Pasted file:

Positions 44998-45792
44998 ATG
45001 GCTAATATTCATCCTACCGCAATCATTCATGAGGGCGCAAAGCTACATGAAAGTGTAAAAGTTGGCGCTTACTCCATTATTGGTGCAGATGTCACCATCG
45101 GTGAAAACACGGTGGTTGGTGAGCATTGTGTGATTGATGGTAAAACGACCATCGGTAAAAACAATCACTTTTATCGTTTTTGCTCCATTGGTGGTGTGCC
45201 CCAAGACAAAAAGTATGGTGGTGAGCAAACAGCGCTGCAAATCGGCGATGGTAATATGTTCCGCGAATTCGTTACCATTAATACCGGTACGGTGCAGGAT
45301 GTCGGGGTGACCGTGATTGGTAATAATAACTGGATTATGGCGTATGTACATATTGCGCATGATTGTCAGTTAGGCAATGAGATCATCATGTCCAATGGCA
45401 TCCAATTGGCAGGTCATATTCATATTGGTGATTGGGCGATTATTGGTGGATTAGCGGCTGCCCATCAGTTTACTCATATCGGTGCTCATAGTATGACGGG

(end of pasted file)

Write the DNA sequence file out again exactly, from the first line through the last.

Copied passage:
Positions 44998-45792
44998 ATG
45001 GCTAATATTCATCCTACCGCAATCATTCATGAGGGCGCAAAGCTACATGAAAGTGTAAAAGTTGGCGCTTACTCCATTATTGGTGCAGATGTCACCATCG
45101 GTGAAAACACGGTGGTTGGTGAGCATTGTGTGATTGATGGTAAAACGACCATCGGTAAAAACAATCACTTTTATCGTTTTTGCTCCATTGGTGGTGTGCC
45201 CCAAGACAAAAAGTATGGTGGTGAGCAAACAGCGCTGCAAATCGGCGATGGTAATATGTTCCGCGAATTCGTTACCATTAATACCGGTACGGTGCAGGAT
45301 GTCGGGGTGACCGTGATTGGTAATAATAACTGGATTATGGCGTATGTACATATTGCGCATGATTGTCAGTTAGGCAATGAGATCATCATGTCCAATGGCA
45401 TCCAATTGGCAGGTCATATTCATATTGGTGATTGGGCGATTATTGGTGGATTAGCGGCTGCCCATCAGTTTACTCATATCGGTGCTCATAGTATGACGGG